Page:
I think I was a bit too old for his kid books, but I’ll never forget that in a used bookstore (in Bozeman, MT?) I ran across a collection of his erotic drawings from a French publisher. I thought “Humph! Yeah, sure.” But when I checked it out –YOWSAH! They were vivid, inventive wildies with a heavy S&M component. I remember I had to hide it away in my bedroom in my parents’ house, but boy, was it a find, a revelation. I was saddened, but not surprised, that it almost ruined his career when the kid-book publishers found out about his porny works. Deserves a major revaluation.
Fine profile from Paris Review.
We checked out the Empresses exhibit at the Peabody Essex Museum today (yeah, I’m sorry we didn’t get out earlier so I could plug it before its final week) and aside from the most wondrous silk stitching I’ve seen in my life, I was stuck with a couple zoological-perspective revelations.
First, the symbol of the Emperor is the five-clawed dragon, the symbol of the Empress is the Phoenix. I noticed that to bolster the real-world actuality of the imaginary birds, they were always painted (and stitched, and carved) the same way (long neck with crested head, long legs, some peacock aspects to the plumage) and often in a natural setting — a bird among birds.
Second, it blew our brains how a different cultural attitude toward an animal can change its representation in art. I knew bats were considered good luck symbols (because of no more than a weird word coincidence), but did not realize how much a different connotation, even perception, of an animal could alter its representation in art. There were lots of bats with beautiful curly wings and cute, whiskery faces. And then some utterly wild ones that had white wings, pink heads and blue bodies (more like butterflies, really). Concluded that these were understood to not be realism in any way, but their own sort of ideogram.
[Single most astonishing object: the head-on-both-ends dragon seal of the final Emperor. It was not melted down like all previous ones because he was the last Emperor. Weighs 40 pounds. Incredibly detailed, utterly ferocious monster.]
I’ll probably need a second life to read this book, but I wish that were more possible. This is a crucial tale and the selected examples are perfect. Abramson was of course correct about how to keep the professional ethics intact, but in retrospect that was not gonna happen under any circumstances. Must note that the one myth believed by too many otherwise smart people was that “local news” was going to be the fiscal salvation of modern journalism: that readers would pay more for hacked-out stories set in their neighborhoods than the most brilliant presentation and explanation of world-sized stories. I thought it mostly reflected contempt for the audience.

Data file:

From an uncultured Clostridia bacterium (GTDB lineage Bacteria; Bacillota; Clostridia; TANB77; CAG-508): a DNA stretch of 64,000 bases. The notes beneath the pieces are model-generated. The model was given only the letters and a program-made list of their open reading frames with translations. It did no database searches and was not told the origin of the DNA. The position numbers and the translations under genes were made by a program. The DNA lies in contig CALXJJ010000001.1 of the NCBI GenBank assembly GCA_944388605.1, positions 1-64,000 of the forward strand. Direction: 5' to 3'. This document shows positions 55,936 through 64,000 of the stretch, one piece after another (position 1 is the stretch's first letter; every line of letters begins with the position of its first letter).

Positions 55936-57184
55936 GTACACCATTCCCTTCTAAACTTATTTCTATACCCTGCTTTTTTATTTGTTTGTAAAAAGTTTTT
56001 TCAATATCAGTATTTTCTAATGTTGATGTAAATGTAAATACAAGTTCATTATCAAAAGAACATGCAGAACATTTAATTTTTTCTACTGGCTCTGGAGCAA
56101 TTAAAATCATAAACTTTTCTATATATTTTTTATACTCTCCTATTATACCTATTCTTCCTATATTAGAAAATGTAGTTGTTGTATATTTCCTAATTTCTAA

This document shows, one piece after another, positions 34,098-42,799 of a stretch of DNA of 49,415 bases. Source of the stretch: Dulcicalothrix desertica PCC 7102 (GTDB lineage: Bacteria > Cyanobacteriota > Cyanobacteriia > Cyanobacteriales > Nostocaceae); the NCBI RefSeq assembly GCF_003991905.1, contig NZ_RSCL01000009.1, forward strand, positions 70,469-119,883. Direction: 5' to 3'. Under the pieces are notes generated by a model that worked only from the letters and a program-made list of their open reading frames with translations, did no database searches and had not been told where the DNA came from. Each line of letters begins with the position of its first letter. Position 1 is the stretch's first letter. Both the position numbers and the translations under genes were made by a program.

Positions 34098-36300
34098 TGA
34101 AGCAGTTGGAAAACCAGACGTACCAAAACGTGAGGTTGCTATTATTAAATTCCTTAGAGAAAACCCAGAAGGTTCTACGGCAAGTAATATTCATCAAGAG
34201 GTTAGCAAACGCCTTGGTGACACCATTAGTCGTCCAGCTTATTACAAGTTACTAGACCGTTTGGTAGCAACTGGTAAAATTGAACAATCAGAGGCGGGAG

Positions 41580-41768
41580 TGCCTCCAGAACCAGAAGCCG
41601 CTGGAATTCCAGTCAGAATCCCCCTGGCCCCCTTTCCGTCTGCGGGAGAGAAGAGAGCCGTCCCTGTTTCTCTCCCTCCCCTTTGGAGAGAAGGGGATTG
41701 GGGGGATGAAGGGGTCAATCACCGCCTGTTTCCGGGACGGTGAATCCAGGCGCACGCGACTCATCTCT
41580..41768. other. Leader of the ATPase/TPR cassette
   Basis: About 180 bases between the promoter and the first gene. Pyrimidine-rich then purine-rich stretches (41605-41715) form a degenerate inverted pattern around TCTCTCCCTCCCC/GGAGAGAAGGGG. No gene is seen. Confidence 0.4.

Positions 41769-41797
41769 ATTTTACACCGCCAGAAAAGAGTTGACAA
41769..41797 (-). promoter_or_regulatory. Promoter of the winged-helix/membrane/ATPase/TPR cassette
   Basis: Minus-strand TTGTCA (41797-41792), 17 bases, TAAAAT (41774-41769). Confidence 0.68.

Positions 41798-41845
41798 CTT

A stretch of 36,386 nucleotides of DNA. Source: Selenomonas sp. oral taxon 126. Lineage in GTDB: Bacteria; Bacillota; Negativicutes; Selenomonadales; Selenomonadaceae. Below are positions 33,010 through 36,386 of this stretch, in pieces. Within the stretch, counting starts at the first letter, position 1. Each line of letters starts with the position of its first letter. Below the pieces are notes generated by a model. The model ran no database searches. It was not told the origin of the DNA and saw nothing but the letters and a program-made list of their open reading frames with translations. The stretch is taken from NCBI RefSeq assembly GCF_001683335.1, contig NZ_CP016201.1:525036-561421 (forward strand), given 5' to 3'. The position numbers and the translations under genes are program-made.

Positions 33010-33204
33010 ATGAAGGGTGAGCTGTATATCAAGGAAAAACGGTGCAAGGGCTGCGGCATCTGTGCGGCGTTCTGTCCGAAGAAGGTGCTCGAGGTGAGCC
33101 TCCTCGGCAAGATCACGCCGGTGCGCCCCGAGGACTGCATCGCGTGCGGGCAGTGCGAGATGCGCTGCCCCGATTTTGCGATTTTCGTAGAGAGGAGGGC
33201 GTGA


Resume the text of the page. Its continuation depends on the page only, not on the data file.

Saw a bunch of M*ck*y imagery today and was yet again amazed at how repulsed I was:
A superb hardcover presentation I am proud to own.
In sunny moments, I remember how seeing many of these for the first time on microfilm at Montana State University Library thrilled and excited me — this was how this world hidden by my isolated Montana culture looked!
In dreary afternoons like today’s, it can suggest not only a vanished world but a broken, or at least unfulfilled, promise: American bohemia would last forever; there was always going to be places, more and more maybe, where you could run wild and break the rules if you did it with grace and style. But true mass bohemia ruins the phenomenon. And the decline and fall of the Establishment made the rebellions empty.
In calm evenings like this, I can settle on being grateful that I met Beat writer stars Gregory Corso and Allen Ginsburg and found the latter to be especially funny, entertaining, wonderful in a rowdy Montana bar and even a wise, guru-type person. He conveyed a lasting impression of the freedom Beat and Hippie granted youth.
Oh, and the book includes a marvelous photo I had not seen of Leonard Cohen right before his first NY performance.
Excellent, information-packed obit.
My favorite African Jazz Pioneers album is Live at Montreaux Festival. The S/T debut is my second pick.
Shaped my TV-teen years as much as anyone. Plus, Barefoot in the Park is one of the supreme on-screen chemistry couples. And Felix, in whatever incarnation, got me used to the idea of a lot less rough-edged male character than I had known. And, sure, funny to die for — but with that little burr of sadness buried down there. (I did not know the aptly-surreal incident where the audience member died laughing at the premier.)*
*Ok — this is down to allegedly now. But it was a event reported in the New Yorker back when they had serious fact checkers.